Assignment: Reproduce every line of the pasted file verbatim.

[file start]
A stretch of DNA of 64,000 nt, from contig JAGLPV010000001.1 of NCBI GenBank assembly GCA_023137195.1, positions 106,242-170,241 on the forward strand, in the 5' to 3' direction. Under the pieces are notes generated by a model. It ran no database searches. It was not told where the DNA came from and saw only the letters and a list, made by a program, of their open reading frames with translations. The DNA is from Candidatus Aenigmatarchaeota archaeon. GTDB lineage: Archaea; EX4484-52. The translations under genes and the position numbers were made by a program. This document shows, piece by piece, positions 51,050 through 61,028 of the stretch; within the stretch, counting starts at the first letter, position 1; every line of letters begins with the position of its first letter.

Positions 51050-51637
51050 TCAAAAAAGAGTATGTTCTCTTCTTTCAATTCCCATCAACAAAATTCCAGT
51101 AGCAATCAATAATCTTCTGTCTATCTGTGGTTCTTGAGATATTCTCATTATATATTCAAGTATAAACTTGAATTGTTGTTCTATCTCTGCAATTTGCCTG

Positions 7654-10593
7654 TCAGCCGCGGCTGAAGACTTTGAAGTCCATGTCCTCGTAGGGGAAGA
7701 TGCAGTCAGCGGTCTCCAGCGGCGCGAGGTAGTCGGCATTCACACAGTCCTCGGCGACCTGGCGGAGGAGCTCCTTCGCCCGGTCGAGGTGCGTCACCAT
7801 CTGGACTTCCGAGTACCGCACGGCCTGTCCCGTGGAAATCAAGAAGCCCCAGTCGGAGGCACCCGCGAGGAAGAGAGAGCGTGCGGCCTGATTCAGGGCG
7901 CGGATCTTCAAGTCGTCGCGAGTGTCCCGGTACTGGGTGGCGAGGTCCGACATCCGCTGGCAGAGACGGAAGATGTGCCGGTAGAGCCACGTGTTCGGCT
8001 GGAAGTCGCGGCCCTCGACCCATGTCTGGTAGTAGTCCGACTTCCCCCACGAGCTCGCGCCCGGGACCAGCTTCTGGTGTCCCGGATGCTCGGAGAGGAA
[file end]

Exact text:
A stretch of DNA of 64,000 nt, from contig JAGLPV010000001.1 of NCBI GenBank assembly GCA_023137195.1, positions 106,242-170,241 on the forward strand, in the 5' to 3' direction. Under the pieces are notes generated by a model. It ran no database searches. It was not told where the DNA came from and saw only the letters and a list, made by a program, of their open reading frames with translations. The DNA is from Candidatus Aenigmatarchaeota archaeon. GTDB lineage: Archaea; EX4484-52. The translations under genes and the position numbers were made by a program. This document shows, piece by piece, positions 51,050 through 61,028 of the stretch; within the stretch, counting starts at the first letter, position 1; every line of letters begins with the position of its first letter.

Positions 51050-51637
51050 TCAAAAAAGAGTATGTTCTCTTCTTTCAATTCCCATCAACAAAATTCCAGT
51101 AGCAATCAATAATCTTCTGTCTATCTGTGGTTCTTGAGATATTCTCATTATATATTCAAGTATAAACTTGAATTGTTGTTCTATCTCTGCAATTTGCCTG

Positions 7654-10593
7654 TCAGCCGCGGCTGAAGACTTTGAAGTCCATGTCCTCGTAGGGGAAGA
7701 TGCAGTCAGCGGTCTCCAGCGGCGCGAGGTAGTCGGCATTCACACAGTCCTCGGCGACCTGGCGGAGGAGCTCCTTCGCCCGGTCGAGGTGCGTCACCAT
7801 CTGGACTTCCGAGTACCGCACGGCCTGTCCCGTGGAAATCAAGAAGCCCCAGTCGGAGGCACCCGCGAGGAAGAGAGAGCGTGCGGCCTGATTCAGGGCG
7901 CGGATCTTCAAGTCGTCGCGAGTGTCCCGGTACTGGGTGGCGAGGTCCGACATCCGCTGGCAGAGACGGAAGATGTGCCGGTAGAGCCACGTGTTCGGCT
8001 GGAAGTCGCGGCCCTCGACCCATGTCTGGTAGTAGTCCGACTTCCCCCACGAGCTCGCGCCCGGGACCAGCTTCTGGTGTCCCGGATGCTCGGAGAGGAA